My (Somewhat) Unexpected DIY Wedding Dress: Part 2, Mock-up

In Part 1, I showed you some dresses that I had tried on and we discussed what I learned about what I like and dislike. Once I had returned home, I scoured the internet for sewing patterns and settled on B5731, a copy of Kate Middleton’s wedding dress. Luckily for me, Casey had made her own beautiful wedding dress out of the same pattern and blogged about the process, though I can’t find her blog anymore.

There are also copies of the wedding dresses of Meghan Markle, and Grace Kelly, as well as Pippa Middleton’s bridesmaid dress, for all of your royal wedding needs.

I liked the lace overlay and long sleeves, and planned use pale pink silk interlined with sturdy coutil and lined with soft cotton for the bodice. I chose the embroidered silk chiffon below for the lace overlay. For the skirt, I didn’t really want pleated satin, and instead pictured something very like Kat’s skirt: a layered circle skirt with graduated colours and weights of silk.

off white floral silk laceEmbroidery silk fabriclace image 3
From here

For my mock-ups, I bought around 5 m of cheap cream-coloured polyester crepe at my local Fabricland, as well as coutil, channeling, and spiral steel boning from a bra and corset supply store. I had scraps of pink polyester satin for the bodice outer layer, and Ikea lace curtains from my first apartment to use for the overlay.

I’d never used coutil before. It’s so stiff that the bodice stood up on its own!

Here it is on my old dressform, right side out:

It looked nice on its own, but the fit was strange. Somehow it both gaped and compressed my bust in a really unflattering way. After trying variously to take in and let out the seams, I realized that the problem was actually the shape of the princess seams. They’re very vertical, pointing up towards the middle of my collarbone. When I compared it to the shape of my bras, I realized that seams that curved laterally would fit better. With a lot of trial and error, I changed the shape of the centre front piece from this:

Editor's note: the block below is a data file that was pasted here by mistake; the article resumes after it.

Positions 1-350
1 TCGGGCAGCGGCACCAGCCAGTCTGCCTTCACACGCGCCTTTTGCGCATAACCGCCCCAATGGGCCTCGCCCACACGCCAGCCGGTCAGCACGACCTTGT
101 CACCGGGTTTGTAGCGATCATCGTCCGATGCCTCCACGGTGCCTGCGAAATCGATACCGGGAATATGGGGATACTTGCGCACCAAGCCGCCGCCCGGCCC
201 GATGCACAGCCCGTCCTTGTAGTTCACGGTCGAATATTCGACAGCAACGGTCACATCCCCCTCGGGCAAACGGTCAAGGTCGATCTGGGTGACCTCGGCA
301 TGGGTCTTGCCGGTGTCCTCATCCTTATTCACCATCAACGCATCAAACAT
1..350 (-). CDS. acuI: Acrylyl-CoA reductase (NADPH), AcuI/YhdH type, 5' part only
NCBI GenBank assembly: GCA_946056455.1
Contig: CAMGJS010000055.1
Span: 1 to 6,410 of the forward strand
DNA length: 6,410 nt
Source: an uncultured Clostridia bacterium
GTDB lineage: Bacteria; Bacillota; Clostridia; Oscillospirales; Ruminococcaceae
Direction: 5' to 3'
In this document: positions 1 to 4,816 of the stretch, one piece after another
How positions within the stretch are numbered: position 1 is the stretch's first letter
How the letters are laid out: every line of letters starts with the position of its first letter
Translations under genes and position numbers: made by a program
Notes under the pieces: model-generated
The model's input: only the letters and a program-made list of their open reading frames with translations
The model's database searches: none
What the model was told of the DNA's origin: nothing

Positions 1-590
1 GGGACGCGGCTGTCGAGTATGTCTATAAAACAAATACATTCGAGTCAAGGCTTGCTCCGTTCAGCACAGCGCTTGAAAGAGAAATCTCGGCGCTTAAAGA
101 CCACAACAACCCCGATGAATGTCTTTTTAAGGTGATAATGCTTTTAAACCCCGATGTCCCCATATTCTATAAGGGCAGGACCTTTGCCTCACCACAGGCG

To this:

Please excuse those terrible schematics, but you get the idea. After that, I started working on a test of lace overlay and the fit at the shoulder was awful. I threw it away when we moved, so I can’t show it to you, but it had wrinkles and folds everywhere and I couldn’t move my arms. I planned instead to use the armscye and sleeve from this dress, and figured that the skirt would be easy. I’ve made plenty of full-, half-, and quarter-circle skirts over the years.

All of this was happening, by the way, in February 2020, with a goal of having a full mock-up of the dress by the early April and then the real dress by early May, for the wedding on June 7th.

In the spring, though, things started to change quickly. Restrictions tightened day-by-day in the face of the worsening pandemic. My fiancé and I started to worry that we might find ourselves delaying our marriage indefinitely. A Jewish wedding requires a gathering of four people and at the time, five could meet outdoors. If restrictions tightened further, we would be stuck. One Thursday evening, we decided that if we wanted to be married, we needed to move fast. We called our rabbi and were married that Sunday. In between Thursday evening and Sunday afternoon, I sewed a wedding dress.